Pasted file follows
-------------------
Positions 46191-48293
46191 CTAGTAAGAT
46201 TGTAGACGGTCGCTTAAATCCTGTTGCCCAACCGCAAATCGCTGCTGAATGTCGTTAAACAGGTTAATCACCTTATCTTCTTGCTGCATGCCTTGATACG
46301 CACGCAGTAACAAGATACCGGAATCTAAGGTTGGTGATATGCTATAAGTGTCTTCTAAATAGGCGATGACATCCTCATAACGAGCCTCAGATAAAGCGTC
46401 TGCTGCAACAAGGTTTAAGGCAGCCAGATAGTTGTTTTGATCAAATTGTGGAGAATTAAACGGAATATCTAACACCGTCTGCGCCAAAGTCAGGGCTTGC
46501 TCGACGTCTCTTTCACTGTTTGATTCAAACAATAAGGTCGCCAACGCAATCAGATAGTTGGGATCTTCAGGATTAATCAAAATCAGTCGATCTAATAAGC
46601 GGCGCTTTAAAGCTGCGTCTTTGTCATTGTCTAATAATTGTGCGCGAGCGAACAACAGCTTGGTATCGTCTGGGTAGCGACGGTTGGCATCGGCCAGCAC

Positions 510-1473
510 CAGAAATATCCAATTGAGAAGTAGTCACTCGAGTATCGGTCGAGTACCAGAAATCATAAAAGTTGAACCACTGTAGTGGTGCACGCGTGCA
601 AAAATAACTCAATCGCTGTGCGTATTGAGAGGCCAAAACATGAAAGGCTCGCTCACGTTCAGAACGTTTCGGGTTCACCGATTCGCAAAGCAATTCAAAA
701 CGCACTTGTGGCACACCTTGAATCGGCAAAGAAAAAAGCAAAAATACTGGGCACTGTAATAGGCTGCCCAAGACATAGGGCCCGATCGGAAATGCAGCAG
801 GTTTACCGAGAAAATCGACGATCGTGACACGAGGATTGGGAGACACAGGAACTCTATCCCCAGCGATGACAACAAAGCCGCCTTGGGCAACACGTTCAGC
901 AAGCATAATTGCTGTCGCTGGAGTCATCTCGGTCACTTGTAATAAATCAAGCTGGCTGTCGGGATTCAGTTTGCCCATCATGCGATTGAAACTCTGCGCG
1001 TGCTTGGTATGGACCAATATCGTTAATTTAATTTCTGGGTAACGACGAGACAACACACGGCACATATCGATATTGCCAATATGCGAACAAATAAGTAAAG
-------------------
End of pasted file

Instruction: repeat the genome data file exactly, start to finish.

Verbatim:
Positions 46191-48293
46191 CTAGTAAGAT
46201 TGTAGACGGTCGCTTAAATCCTGTTGCCCAACCGCAAATCGCTGCTGAATGTCGTTAAACAGGTTAATCACCTTATCTTCTTGCTGCATGCCTTGATACG
46301 CACGCAGTAACAAGATACCGGAATCTAAGGTTGGTGATATGCTATAAGTGTCTTCTAAATAGGCGATGACATCCTCATAACGAGCCTCAGATAAAGCGTC
46401 TGCTGCAACAAGGTTTAAGGCAGCCAGATAGTTGTTTTGATCAAATTGTGGAGAATTAAACGGAATATCTAACACCGTCTGCGCCAAAGTCAGGGCTTGC
46501 TCGACGTCTCTTTCACTGTTTGATTCAAACAATAAGGTCGCCAACGCAATCAGATAGTTGGGATCTTCAGGATTAATCAAAATCAGTCGATCTAATAAGC
46601 GGCGCTTTAAAGCTGCGTCTTTGTCATTGTCTAATAATTGTGCGCGAGCGAACAACAGCTTGGTATCGTCTGGGTAGCGACGGTTGGCATCGGCCAGCAC

Positions 510-1473
510 CAGAAATATCCAATTGAGAAGTAGTCACTCGAGTATCGGTCGAGTACCAGAAATCATAAAAGTTGAACCACTGTAGTGGTGCACGCGTGCA
601 AAAATAACTCAATCGCTGTGCGTATTGAGAGGCCAAAACATGAAAGGCTCGCTCACGTTCAGAACGTTTCGGGTTCACCGATTCGCAAAGCAATTCAAAA
701 CGCACTTGTGGCACACCTTGAATCGGCAAAGAAAAAAGCAAAAATACTGGGCACTGTAATAGGCTGCCCAAGACATAGGGCCCGATCGGAAATGCAGCAG
801 GTTTACCGAGAAAATCGACGATCGTGACACGAGGATTGGGAGACACAGGAACTCTATCCCCAGCGATGACAACAAAGCCGCCTTGGGCAACACGTTCAGC
901 AAGCATAATTGCTGTCGCTGGAGTCATCTCGGTCACTTGTAATAAATCAAGCTGGCTGTCGGGATTCAGTTTGCCCATCATGCGATTGAAACTCTGCGCG
1001 TGCTTGGTATGGACCAATATCGTTAATTTAATTTCTGGGTAACGACGAGACAACACACGGCACATATCGATATTGCCAATATGCGAACAAATAAGTAAAG